All in the Family with Heritage Funeral Home

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“I’m more than happy to be up to my neck in projects,” said Gayle Demko, co-founder with her late husband Chet of Heritage Funeral Home in West Suffield.

She’s served as Suffield Rotary president, Economic Development Commission chair, Chamber of Commerce president when Suffield had its own chamber, ad manager, column-writer and board member of the Suffield Observer for ten years, First Church of Christ Sunday school teacher and the list goes on.

Photo provided by the author
Pictured are Gayle Demko and her daughter Cheryl. Gayle and her late husband Chet were original Suffield Observer advertisers. She’s also been an active community leader for decades.

The Demkos purchased 10 acres to build Heritage in 1973 when they married. Chet was a Suffield native who wanted his own business. “He was either going to be a surgeon or a funeral director,” said Gayle. Heritage was one of the first funeral homes built for the purpose versus a redesign of an old house, she said. The 6,000-square-foot building opened in 1976 with one floor, wide hallways, no steps and space for two simultaneous services.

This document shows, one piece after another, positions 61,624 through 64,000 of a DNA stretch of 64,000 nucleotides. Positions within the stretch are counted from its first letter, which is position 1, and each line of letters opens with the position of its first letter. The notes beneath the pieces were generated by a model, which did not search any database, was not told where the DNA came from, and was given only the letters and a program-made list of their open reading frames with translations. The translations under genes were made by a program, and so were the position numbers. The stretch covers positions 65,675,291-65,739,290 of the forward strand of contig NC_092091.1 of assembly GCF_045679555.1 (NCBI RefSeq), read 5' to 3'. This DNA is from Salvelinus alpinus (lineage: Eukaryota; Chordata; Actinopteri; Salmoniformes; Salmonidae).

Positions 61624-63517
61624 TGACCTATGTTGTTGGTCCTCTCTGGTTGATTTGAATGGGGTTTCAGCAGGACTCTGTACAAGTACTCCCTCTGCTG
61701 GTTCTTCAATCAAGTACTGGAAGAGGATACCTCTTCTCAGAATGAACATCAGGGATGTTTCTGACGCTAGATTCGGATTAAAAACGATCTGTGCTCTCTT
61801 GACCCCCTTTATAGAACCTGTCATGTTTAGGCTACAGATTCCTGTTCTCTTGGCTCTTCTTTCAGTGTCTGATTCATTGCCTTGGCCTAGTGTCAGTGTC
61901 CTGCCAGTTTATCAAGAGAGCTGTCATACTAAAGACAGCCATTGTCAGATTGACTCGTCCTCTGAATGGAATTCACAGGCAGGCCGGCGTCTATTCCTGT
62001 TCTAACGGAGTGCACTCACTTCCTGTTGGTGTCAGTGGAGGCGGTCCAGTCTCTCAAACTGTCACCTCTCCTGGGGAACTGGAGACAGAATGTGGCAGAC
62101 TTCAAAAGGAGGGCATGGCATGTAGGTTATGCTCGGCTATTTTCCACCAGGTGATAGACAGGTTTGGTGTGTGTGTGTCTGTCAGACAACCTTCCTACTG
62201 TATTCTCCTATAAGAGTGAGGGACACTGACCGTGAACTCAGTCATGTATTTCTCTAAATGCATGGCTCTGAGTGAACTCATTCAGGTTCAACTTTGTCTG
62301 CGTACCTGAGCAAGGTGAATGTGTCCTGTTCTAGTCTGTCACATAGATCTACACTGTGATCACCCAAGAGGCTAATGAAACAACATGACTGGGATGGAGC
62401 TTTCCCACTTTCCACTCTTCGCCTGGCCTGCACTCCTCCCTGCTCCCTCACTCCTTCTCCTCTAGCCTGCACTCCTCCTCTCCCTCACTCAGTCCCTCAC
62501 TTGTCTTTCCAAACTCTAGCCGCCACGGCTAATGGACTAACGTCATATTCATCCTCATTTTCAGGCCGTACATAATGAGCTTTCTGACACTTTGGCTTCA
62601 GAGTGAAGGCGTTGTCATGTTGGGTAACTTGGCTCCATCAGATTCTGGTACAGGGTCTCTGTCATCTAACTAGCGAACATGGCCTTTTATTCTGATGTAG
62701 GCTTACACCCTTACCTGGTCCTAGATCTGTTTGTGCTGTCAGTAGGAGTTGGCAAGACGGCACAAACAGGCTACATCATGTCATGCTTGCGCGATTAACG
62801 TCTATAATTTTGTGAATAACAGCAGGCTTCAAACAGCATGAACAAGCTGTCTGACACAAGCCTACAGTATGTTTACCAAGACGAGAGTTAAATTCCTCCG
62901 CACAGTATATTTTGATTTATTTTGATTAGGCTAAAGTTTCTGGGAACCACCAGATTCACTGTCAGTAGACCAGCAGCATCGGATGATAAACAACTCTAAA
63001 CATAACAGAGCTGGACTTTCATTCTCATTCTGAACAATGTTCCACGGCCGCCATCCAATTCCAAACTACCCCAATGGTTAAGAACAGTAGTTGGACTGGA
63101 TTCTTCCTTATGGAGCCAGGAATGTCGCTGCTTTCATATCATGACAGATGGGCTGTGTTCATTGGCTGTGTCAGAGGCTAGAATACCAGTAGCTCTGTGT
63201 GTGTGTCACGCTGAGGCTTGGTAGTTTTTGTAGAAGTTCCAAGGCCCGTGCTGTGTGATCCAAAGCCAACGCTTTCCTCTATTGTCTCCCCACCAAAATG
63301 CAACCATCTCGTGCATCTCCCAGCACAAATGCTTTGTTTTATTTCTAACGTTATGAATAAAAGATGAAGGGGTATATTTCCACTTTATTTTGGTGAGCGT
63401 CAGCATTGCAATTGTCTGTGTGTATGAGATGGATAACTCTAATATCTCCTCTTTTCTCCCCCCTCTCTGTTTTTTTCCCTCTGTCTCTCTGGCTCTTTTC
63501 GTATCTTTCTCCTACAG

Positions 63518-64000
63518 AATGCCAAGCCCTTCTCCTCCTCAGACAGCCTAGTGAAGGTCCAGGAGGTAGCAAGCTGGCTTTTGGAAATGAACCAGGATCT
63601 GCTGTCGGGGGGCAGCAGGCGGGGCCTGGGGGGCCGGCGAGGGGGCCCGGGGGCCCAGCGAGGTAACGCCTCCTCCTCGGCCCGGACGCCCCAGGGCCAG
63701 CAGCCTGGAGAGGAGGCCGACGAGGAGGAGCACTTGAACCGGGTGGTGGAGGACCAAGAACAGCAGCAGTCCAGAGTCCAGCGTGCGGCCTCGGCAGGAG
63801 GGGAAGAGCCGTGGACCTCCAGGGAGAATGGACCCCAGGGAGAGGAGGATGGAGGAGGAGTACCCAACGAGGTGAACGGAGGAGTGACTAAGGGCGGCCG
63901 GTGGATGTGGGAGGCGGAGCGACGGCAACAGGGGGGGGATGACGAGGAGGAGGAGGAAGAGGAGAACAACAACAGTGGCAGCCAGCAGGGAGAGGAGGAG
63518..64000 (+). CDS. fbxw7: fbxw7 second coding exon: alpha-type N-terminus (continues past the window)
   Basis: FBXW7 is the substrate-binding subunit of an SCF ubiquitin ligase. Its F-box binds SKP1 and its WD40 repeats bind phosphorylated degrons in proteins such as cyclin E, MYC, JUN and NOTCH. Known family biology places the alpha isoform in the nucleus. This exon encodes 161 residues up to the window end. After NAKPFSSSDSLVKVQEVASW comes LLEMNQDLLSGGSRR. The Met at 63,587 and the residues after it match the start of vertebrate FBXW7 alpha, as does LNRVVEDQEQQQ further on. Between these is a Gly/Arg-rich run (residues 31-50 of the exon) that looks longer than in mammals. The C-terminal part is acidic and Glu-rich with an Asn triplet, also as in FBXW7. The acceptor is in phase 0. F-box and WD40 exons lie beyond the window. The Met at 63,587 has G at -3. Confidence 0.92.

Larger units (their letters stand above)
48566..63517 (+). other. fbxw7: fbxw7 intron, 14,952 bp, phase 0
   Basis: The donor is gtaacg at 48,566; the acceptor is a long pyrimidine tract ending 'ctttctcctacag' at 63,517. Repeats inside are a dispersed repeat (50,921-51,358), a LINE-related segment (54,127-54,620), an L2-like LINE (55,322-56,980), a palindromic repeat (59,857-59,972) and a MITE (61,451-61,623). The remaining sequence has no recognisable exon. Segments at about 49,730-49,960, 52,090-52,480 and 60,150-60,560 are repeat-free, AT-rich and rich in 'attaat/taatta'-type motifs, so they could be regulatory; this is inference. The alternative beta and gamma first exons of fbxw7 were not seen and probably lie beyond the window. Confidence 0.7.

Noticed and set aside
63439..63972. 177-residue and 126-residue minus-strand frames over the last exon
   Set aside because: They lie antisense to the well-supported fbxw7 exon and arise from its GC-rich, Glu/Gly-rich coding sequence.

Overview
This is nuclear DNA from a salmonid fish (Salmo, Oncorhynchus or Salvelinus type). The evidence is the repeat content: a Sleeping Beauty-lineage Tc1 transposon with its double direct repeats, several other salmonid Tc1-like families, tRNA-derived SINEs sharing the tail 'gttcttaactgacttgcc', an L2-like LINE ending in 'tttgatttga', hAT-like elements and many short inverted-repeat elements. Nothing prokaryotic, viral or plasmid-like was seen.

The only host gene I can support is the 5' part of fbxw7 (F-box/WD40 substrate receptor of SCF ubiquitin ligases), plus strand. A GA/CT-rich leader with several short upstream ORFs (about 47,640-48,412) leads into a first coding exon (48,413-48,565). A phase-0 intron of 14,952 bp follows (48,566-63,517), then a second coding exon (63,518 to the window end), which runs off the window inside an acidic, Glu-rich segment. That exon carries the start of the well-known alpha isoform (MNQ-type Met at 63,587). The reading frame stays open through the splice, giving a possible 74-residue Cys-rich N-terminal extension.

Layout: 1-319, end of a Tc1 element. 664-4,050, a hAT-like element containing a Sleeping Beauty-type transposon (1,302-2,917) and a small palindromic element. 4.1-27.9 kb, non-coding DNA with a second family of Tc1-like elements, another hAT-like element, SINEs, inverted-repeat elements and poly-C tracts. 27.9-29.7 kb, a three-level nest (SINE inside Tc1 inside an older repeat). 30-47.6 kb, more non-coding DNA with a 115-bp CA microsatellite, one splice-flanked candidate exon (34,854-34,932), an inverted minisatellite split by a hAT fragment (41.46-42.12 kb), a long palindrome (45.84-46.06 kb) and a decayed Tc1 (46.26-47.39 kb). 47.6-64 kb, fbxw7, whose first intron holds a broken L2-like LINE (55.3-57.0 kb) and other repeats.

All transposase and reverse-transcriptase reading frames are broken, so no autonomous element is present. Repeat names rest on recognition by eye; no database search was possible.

The couple sold the business to their daughter Cheryl in 2016. She’s already made her mark in the industry, having been named one of the “Top Ten Female Funeral Directors” that same year by the National Funeral Directors Association.

Cheryl was a crisis counselor for five years before returning to school and earning an embalming and funeral director’s license. That experience gives her greater insight when dealing with grief-stricken people, said Gayle. Today, Heritage is one of the few family-owned and operated funeral homes in the Hartford area, she said. The two feel it offers a distinct competitive advantage since they fully understand the community and its customs, offering added solace when families need it most.

The funeral business is cyclical, they said. In the winter and around the holidays, deaths increase. People are more confined indoors in cold weather and the holidays add emotional stress since the elderly can’t necessarily celebrate with their families.

Gayle noted that one big change she’s seen in the past 47 years is the increased popularity of cremations. They were a rarity in the 70s. Today there are more cremations than traditional services primarily due to changing religious beliefs.

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